About six or seven months ago, Sen. Luther Strange's campaign heard that Roy Moore "liked to chase women around the courthouse," according to two Alabama Republican sources.

At the time, Moore faced a three-way Republican primary against Strange and Rep. Mo Brooks. In a tight race, it was clear the rumor could prove politically lethal.

"We did a lot of research. We tried and tried and tried," one source said. "I think if we were able to find the names out, we probably would have passed it along to a reporter to track down ... We just weren't able."

The second source said the campaign "was never able to get any solid information or leads or corroboration. Just like many people in Alabama, we heard a rumor."

Before any details emerged, Moore defeated Brooks in an August primary and Strange in a September runoff.

Last week, one month before he faces Democrat Doug Jones on Dec. 12, Moore was accused by four women of romantic pursuits while he was in his 30s and they between 14 and 18 years old. The accuser who was 14 said he initiated sexual touching in 1979.

On Monday, a fifth accuser said at a press conference that she was 16 years old when he offered her a ride home and violently attempted to force himself on her some time in December 1977 or January 1978.

Moore has denied the accusations, but Republican leaders increasingly have called on him to drop out — even if the party can't swap candidates on the ballot.

Although characterized in some press accounts as an open secret locally or within Alabama, the precise details of accusers' stories were not clear to many political operatives.

The Republicans aware of the Strange campaign's efforts said they heard nothing about the young age of women Moore allegedly pursued, only that there was sexual harassment related to court duties that may be hidden in bar complaints, bankruptcy, or divorce records.

Another well-connected Alabama Republican said they heard vague rumors, but nothing specific ahead of last week's Washington Post bombshell.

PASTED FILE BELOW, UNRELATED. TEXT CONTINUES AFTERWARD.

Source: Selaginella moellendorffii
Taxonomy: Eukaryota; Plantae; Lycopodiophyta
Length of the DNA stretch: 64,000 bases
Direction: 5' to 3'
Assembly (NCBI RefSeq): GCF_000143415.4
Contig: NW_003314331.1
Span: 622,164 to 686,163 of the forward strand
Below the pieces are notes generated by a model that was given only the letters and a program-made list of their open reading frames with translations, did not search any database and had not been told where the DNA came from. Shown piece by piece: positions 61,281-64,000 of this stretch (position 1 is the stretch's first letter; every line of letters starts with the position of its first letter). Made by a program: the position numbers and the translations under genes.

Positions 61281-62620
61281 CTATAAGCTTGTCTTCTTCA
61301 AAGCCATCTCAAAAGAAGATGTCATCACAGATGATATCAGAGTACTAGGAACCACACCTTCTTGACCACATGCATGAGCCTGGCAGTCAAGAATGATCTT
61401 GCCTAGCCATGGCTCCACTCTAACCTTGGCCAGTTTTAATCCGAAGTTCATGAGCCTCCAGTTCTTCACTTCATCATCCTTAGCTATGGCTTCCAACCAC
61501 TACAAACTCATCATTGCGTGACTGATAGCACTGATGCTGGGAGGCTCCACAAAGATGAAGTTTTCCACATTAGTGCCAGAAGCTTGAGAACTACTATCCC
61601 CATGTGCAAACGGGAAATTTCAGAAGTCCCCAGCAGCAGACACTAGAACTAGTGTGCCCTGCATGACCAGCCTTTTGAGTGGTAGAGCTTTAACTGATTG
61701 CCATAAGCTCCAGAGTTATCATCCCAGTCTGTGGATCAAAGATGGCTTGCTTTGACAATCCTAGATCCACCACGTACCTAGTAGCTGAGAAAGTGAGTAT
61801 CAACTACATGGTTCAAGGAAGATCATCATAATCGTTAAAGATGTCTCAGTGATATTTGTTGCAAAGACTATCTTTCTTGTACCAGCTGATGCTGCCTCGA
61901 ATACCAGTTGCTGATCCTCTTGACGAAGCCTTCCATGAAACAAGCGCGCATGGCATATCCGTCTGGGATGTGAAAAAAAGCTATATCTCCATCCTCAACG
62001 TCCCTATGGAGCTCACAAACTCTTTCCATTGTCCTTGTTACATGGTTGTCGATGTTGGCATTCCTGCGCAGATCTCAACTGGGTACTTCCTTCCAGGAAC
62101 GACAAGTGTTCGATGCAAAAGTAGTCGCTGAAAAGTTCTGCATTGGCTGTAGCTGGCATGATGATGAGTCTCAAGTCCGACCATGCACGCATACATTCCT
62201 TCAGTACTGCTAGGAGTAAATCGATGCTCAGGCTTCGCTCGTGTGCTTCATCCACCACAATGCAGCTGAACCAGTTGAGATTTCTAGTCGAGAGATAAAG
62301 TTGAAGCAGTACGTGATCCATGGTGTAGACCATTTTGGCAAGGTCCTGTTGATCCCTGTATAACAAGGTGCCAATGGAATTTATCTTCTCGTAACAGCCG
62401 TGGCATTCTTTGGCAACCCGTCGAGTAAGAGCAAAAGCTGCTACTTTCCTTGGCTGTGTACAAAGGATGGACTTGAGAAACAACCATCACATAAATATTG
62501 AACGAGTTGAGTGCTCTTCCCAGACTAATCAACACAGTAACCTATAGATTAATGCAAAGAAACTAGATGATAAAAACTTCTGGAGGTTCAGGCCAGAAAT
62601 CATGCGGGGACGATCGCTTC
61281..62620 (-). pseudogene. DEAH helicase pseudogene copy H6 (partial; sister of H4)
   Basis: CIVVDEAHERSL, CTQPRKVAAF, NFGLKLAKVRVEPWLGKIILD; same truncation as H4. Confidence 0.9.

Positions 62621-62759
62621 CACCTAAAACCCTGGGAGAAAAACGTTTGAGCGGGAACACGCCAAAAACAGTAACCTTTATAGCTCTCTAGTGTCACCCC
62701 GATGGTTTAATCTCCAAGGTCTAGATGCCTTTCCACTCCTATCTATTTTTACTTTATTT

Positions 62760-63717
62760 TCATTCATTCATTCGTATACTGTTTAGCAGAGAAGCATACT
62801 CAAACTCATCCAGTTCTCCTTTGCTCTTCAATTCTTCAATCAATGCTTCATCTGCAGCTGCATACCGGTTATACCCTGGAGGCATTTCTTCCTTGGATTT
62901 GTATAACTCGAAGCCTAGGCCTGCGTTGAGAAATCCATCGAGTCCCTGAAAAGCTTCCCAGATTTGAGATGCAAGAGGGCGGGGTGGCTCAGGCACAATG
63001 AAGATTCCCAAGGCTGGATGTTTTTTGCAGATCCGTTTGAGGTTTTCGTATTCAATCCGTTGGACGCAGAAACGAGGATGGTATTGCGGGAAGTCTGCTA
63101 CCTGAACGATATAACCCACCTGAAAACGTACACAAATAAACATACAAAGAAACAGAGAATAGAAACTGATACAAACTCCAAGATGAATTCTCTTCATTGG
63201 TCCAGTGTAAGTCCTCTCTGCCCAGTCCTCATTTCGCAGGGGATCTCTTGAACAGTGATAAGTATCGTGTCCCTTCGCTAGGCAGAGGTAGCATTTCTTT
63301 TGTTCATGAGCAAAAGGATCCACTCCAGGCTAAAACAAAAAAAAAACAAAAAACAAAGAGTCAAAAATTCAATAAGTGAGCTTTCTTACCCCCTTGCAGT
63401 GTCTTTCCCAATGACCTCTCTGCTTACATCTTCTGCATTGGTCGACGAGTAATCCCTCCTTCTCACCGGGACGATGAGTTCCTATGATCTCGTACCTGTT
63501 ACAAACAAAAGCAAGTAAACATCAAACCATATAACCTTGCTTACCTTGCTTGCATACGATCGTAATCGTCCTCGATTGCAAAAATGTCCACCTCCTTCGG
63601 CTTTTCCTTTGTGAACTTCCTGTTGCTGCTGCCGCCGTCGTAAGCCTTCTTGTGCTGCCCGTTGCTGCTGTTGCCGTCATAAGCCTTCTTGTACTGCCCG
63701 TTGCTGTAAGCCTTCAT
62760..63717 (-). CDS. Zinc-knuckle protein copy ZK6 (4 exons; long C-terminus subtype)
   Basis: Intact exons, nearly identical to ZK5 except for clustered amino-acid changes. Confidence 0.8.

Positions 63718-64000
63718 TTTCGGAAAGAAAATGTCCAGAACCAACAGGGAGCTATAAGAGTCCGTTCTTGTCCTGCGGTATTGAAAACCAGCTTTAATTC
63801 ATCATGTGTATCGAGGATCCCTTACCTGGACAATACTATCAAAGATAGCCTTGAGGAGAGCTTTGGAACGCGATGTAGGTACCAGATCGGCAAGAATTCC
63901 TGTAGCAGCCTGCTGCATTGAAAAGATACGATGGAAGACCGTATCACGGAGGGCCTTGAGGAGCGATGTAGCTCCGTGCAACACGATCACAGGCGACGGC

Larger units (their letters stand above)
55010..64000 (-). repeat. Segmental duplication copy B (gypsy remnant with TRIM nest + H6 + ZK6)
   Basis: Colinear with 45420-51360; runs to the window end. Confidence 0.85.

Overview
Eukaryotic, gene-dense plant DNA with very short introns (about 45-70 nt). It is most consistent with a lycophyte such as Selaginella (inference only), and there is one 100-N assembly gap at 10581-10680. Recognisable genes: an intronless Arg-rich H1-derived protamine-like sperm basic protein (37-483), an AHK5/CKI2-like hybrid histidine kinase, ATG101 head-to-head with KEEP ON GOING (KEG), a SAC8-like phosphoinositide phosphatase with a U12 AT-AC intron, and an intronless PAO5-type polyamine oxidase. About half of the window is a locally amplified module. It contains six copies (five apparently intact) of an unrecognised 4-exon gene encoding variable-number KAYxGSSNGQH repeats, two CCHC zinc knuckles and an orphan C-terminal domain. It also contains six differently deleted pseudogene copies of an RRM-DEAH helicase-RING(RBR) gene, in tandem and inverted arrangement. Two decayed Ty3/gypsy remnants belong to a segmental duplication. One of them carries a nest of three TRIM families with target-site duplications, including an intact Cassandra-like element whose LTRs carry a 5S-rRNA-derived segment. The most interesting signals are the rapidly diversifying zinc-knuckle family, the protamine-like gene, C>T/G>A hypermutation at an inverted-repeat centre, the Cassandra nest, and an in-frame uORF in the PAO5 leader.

The third Alabama Republican source said they heard that Moore moved to Australia for a year in the mid-1980s because of "crazy things with women," but that he "never heard anything about young girls."

"You'd have thought fooling around with young girls would have come out in one of the chief justice races, which tells me it wasn't that open. Those were contentious races," he said. "It's easy when people say 'it was an open secret' now."

Moore was elected twice as chief justice of the Alabama Supreme Court. He was removed from office in 2003 for defying federal court orders to remove a 10 Commandments sculpture and was suspended last year for telling state authorities to defy the U.S. Supreme Court's legalization of same-sex marriage.

A Strange spokesperson did not immediately respond to a request for comment, nor did the National Republican Senatorial Committee, which initially backed Strange. A spokesperson for Brooks also did not respond to a request for comment on on whether he heard allegations.

Chris Pack, a spokesman for the Senate Leadership Fund, which heavily backed Strange, said the group was unaware of rumors of misconduct about Moore.

A Republican official who has done opposition research work said campaigns and classic opposition researchers are ill-suited for the footwork and trust-building required to report such allegations of misconduct.

"It was an open secret, it was well known. The only issue was that people in opposition research deal with verifiable facts and public records," he said. “Storylines like this, this is why it’s important there are actually reporters out there with credibility who can talk to sources.”

Indeed, when rivals heard that Moore may have committed misconduct, they sought to rattle loose public records, such as bar complaints and court records regarding Moore's wife Kayla. The efforts did not yield corroboration.

A spokeswoman for Moore did not immediately respond to a request for comment about the GOP research effort, nor did Kayla Moore respond to a request for comment on characterizations about the nature of alleged court records pertaining to her.

It's unclear if there's any partisan explanation for the fact that the allegations emerged only after the Republican primaries, giving a major boost to Democrats in what otherwise would have been a longshot bid for Jones.

In anecdotal evidence against the timing being political, both women alleging sexual contact, Leigh Corfman, who says she was 14, and Beverly Young Nelson, who alleges the car assault occurred when she was 16, reportedly are Republicans.

One of the Republican sources aware of active research efforts ahead of the primaries said they don't think there's much to the timing, other than the fact that a reporter was finally able to track down names and convince the women to go on the record.

"I would not be surprised if some people had the names all along and used this as an opportunity," he said. "But I don't think these women were like, 'I'm ready to take down Roy Moore.'"